Posted by Lexxie Couper on Sunday, June 10th, 2012
…I learnt from Mari Carr.
‘Tis true. Honest. Until Mari Carr and I decided to write a series of books together, I was 100% convinced Thanksgiving was something Hollywood invented so movies like Planes, Trains and Automobiles, Son in Law and Home for the Holidays could be made. Okay, 60% convinced.
Until Mari Carr and I decided to write the Foreign Affairs series, about a group of Aussies from the Outback and the city-slicker Americans they seduce, I was more than convinced the only beer in America was Miller (and I thought it was Millers. With an “s”).
Okay, so I wasn’t that clueless to the North American world, but Google can only help you out some of the time. And Meg Ryan, Tom Hanks, Sandra Bullock and the Men in Black aren’t entirely the font of New York City knowledge this little Aussie hoped they would be.
For starters, Google doesn’t tell me you could walk twenty New York blocks and not once bump into someone you know. If I was to believe Jerry Seinfeld, my heroine–Monet Carmichael–should be running into her friends any time she decided to go for a stroll. It was Mari who pointed out the chances of that happening are slim.
Mari also told me exactly where an Aussie cowboy would go to buy a suite in New York–and it isn’t the local Target down the road.
When I sent Mari the first draft of Book Two of the Foreign Affairs series, Misplaced Cowboy (which sees an Aussie stockman come to New York to meet with a woman he met online) it was full of these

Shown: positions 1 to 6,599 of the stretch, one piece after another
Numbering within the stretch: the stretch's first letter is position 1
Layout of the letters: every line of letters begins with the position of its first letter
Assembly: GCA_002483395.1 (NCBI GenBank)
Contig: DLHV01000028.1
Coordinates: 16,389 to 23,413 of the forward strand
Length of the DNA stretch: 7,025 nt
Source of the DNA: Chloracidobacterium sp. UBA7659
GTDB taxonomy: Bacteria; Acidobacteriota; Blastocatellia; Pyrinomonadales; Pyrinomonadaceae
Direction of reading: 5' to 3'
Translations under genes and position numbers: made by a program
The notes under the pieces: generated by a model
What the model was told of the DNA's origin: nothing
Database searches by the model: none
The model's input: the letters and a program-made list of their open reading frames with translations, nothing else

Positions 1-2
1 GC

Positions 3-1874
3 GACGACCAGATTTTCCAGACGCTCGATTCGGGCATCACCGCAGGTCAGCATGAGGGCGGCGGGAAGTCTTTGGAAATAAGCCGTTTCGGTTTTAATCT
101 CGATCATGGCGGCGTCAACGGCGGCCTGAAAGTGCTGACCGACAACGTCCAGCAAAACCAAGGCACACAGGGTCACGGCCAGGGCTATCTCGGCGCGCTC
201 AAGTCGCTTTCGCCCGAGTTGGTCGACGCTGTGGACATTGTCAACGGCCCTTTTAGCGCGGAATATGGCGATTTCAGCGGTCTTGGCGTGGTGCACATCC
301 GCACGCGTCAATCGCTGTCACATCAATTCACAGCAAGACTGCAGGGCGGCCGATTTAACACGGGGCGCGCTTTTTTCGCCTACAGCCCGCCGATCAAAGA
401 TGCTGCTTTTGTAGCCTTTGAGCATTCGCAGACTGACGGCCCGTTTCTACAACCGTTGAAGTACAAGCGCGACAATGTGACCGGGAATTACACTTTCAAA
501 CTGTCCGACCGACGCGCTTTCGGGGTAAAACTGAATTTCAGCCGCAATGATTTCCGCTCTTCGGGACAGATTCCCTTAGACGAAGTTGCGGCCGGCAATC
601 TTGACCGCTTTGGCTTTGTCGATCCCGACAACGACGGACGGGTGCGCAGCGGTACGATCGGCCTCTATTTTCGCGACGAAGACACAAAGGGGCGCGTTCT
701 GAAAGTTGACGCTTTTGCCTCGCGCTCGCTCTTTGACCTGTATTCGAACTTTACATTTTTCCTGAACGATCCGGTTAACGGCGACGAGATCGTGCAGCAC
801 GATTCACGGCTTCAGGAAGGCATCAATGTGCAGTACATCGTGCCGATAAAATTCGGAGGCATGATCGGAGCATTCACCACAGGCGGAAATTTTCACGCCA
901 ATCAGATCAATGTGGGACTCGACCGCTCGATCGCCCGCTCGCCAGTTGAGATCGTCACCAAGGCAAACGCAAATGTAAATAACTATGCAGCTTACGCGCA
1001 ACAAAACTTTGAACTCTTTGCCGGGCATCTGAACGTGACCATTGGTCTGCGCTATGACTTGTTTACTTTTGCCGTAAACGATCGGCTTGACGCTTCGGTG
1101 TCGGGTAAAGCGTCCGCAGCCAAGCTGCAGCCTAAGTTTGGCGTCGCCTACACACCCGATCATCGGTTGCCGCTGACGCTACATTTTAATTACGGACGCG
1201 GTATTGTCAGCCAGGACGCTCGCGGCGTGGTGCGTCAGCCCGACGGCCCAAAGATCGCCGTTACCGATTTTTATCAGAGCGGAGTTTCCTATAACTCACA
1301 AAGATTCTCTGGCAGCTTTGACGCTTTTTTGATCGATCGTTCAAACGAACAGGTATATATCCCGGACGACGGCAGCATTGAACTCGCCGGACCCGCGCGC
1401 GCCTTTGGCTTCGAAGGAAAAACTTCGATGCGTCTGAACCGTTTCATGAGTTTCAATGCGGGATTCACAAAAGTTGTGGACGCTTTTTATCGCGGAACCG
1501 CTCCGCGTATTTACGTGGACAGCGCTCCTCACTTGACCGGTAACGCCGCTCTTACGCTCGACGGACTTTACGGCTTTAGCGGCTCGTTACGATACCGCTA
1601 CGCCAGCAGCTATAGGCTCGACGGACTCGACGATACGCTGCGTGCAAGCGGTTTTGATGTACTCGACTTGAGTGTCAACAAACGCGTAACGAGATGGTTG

Everytime I came to a bit of information or detail about New York or America I was clueless about, I would write XXXX and continue on. Poor Mari had a lot of XXXXs to address.
- What kind of beer is favoured in US bars (Miller Lite. No S)
- Where someone in the US would buy clothes a cowboy would wear (Urban Outfitters)
- The food ordered in a typical New York cafe (NB: it’s not fish and chips)
- Whether Americans consider Vegemite a condiment or a spread (apparently it’s neither. “That funny black shit” is the answer Mari gave me)
- How long it takes to walk four New York blocks (longer than ten minutes…which kinda sucks when you only want your character to be beside each other for that length of time)
- What a New Yorker does to a car that almost hits them in the street (flipping off the bird, as opposed to hurling abuse at them)
- and my all-time favourite…how big a Thanksgiving Day parade balloon is. The best way to show you how little I knew about Thanksgiving Day parade balloons is to cut and paste Mari’s email response to me when I asked if they were about twenty foot big:
Foreign Affairs, Book One
Annie Prince has impetuously flown halfway ’round the world to visit a sexy cowboy she met online—only to find herself stranded in Sydney. Seems she and Dylan crossed wires, and he’s on his way to New York. His twin, Hunter, saves the day and whisks her back to the family cattle station. Hunter’s as easy on the eyes as Dylan, and even easier to talk to. Annie might have flown to Oz to meet one brother, but soon sparks are flying with the other.
Hunter considered Dylan a dumb arse for jetting off to America for some stranger—until he met Annie. Turns out the New Yorker is a smart, funny, hard-working jillaroo…and hotter than the Aussie desert. Hunter’s not normally one to poach his brother’s women, but he can’t keep his hands, lips, tongue and other body parts off this sexy city girl.
When raging lust leads to emotional attachment, where does that leave Annie and Hunter when her vacation comes to an end—or when Dylan finds out?